How do digital meeting tools impact communication?
Prior to the Covid-19 pandemic, many of us would never have experienced a digital meeting. Those of us who were familiar with them would never have engaged in so many! Zoom was certainly the saviour of many firms during the pandemic. It will continue to enable people from across the globe to meet when they need to. But how does meeting on Zoom differ from personal meetings? Do digital communication tools change how effectively we can communicate with others?
The importance of body language
Up to 90% of the meaning of conservations is transmitted via non-verbal cues. These emphasise, regulate and even control the messages that are being communicated. Most of us can interpret body language just as well as the words being spoken to us.
Remote meetings limit our ability to do this and that can be disconcerting. It’s difficult to make eye-contact online and small gestures such as rolled eyes or raised eyebrows can be much harder to see. Just as we struggle to interpret the true meaning of what is being said to us, we can also find it harder to get our own point across. The result is often the use of more exaggerated gestures and accentuated speech.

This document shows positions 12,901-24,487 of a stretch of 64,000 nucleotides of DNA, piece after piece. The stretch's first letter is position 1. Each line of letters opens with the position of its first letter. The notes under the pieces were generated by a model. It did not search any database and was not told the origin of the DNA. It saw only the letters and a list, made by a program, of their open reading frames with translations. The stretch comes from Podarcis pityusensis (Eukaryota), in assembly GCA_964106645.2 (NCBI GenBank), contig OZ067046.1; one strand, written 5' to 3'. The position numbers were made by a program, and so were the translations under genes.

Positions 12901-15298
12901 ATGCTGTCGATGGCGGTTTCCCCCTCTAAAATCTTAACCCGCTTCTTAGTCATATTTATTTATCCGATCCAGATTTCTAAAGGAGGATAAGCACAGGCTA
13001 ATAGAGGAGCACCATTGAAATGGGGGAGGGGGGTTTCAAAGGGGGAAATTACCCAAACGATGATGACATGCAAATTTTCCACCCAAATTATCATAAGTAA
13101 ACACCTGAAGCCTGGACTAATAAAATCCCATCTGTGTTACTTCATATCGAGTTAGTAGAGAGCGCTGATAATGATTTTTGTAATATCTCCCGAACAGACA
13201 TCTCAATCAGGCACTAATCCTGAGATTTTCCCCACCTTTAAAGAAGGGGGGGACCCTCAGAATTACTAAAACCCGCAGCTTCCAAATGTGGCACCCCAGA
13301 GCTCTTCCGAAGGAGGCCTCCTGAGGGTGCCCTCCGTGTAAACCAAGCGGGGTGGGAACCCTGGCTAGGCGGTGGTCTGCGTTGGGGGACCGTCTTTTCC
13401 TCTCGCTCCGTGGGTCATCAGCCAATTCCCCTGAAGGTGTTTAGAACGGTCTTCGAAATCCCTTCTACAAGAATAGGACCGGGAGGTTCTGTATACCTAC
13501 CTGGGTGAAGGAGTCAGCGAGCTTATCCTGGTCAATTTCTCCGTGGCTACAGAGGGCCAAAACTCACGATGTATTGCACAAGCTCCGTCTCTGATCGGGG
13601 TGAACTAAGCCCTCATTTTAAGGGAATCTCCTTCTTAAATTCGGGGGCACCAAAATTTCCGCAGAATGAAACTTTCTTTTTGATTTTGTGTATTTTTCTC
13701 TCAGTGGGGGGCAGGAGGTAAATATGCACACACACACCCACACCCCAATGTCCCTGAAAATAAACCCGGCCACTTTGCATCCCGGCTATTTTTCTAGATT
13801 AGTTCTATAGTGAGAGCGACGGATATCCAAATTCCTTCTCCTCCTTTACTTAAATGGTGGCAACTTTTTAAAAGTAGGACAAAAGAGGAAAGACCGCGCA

Limiting small talk
We have previously highlighted the importance of small talk. Unfortunately, chit-chat appears to be a casualty of virtual communication. When meeting via digital tools we are less likely to engage in chatter and simply tend to stick to the subject at hand. But in many cultures, small talk matters. Zoom meetings are scheduled and can make us feel like we should get on with the agenda. Virtual meetings don’t enable us to chat only with one individual or a small group when that would be useful.
Maximising the moment